Construction Crew Finds Hundreds of Potentially Explosive Cannonballs

Summary

  • Hundreds of Civil War era cannonballs have been found at a construction site in Lawrenceville, Pennsylvania
  • Ordnance disposal teams must carefully remove and detonate each one
  • Delays are expected to extend over a week

A construction crew stumbled across a potentially explosive find while excavating the site of a future apartment complex.

Located close to the former Allegheny Arsenal, a Civil War munitions factory, the construction site was expected to contain Civil War antiques. However, no one was prepared for the quantity of ammunition that has been uncovered.

The crew first spotted the munitions in the bucket of the excavator. Having known they needed to be on the lookout, a crew member identified them immediately.

Civil War artillery ammunition falls into four categories:

Solid

As the name implies, these were solid balls of iron. Their purpose was primarily to take out long rows of infantry or cavalry through sheer kinetic energy in a "bowling ball" effect.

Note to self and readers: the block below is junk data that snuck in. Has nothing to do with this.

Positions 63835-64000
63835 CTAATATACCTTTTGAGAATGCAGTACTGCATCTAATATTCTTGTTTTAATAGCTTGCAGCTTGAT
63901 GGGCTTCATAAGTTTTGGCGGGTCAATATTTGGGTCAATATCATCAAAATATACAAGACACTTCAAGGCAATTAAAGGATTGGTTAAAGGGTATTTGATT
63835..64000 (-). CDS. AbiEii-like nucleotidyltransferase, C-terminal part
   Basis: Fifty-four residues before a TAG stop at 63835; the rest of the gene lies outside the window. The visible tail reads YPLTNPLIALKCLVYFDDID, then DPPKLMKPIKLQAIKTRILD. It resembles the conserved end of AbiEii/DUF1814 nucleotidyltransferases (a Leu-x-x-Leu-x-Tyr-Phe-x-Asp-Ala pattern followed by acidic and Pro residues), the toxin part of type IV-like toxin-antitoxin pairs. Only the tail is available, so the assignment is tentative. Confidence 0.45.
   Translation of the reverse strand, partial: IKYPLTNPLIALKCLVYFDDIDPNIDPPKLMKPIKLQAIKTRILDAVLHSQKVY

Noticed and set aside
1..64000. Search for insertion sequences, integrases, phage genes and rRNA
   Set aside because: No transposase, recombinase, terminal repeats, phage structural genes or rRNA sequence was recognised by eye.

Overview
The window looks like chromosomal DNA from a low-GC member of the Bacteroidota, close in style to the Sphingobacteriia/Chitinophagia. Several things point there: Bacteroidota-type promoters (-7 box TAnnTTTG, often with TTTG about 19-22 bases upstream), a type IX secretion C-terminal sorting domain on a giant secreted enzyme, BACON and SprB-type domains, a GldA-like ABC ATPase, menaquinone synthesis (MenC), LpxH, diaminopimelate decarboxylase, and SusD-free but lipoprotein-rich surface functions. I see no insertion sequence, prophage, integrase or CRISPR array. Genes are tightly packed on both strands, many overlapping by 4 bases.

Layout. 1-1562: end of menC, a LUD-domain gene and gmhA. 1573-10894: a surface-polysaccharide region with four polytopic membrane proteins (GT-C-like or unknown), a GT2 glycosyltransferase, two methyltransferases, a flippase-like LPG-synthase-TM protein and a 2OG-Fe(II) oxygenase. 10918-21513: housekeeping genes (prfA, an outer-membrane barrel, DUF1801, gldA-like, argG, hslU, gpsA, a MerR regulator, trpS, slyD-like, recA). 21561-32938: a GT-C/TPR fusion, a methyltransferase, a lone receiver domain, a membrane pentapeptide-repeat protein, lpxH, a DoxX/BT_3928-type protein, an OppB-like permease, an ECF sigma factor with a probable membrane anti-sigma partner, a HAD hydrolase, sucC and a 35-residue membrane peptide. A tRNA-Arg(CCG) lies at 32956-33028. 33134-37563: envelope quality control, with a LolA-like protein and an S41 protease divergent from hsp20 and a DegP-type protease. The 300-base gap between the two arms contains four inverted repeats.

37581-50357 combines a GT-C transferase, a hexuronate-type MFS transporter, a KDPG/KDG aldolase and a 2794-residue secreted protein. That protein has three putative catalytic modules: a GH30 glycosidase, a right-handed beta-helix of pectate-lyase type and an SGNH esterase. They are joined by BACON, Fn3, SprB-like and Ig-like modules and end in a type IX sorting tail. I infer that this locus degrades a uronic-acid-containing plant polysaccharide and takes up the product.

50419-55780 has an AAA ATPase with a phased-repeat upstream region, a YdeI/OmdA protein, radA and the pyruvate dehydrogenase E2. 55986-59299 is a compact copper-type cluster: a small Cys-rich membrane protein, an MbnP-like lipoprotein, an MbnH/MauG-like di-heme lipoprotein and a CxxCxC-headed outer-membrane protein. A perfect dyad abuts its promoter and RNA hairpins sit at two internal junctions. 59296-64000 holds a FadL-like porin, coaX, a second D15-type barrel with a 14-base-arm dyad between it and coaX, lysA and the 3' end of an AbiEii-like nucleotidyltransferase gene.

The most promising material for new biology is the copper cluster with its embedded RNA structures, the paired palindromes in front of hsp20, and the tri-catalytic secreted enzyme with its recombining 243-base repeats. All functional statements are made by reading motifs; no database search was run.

Shell

Shells were designed to be used against fortifications and enemy artillery. They were hollow iron spheres filled with black powder, detonated by a fuse lit at time of firing.

Case

This anti-personnel ammunition was designed by British General Henry Shrapnel. It was a hollow iron sphere filled with up to 75 iron balls, intended to explode about 15 feet overhead of an advancing infantry group.

Canister

Canisters did not contain any explosive powder. They contained a number of small, metal balls which were designed to scatter upon leaving the muzzle of a cannon, essentially creating a very large shotgun.

Check out how a bomb squad handles detonation of civil war ordnance. 

While it is unclear exactly which type of munition is being dug up at the construction site, full precautions must be taken to assume that each one is a live piece of ordnance.

The sheer number of shells uncovered has necessitated that a special subcontractor, Ordnance Holdings Inc., come in to complete the removal.  

Source: WTAE Pittsburgh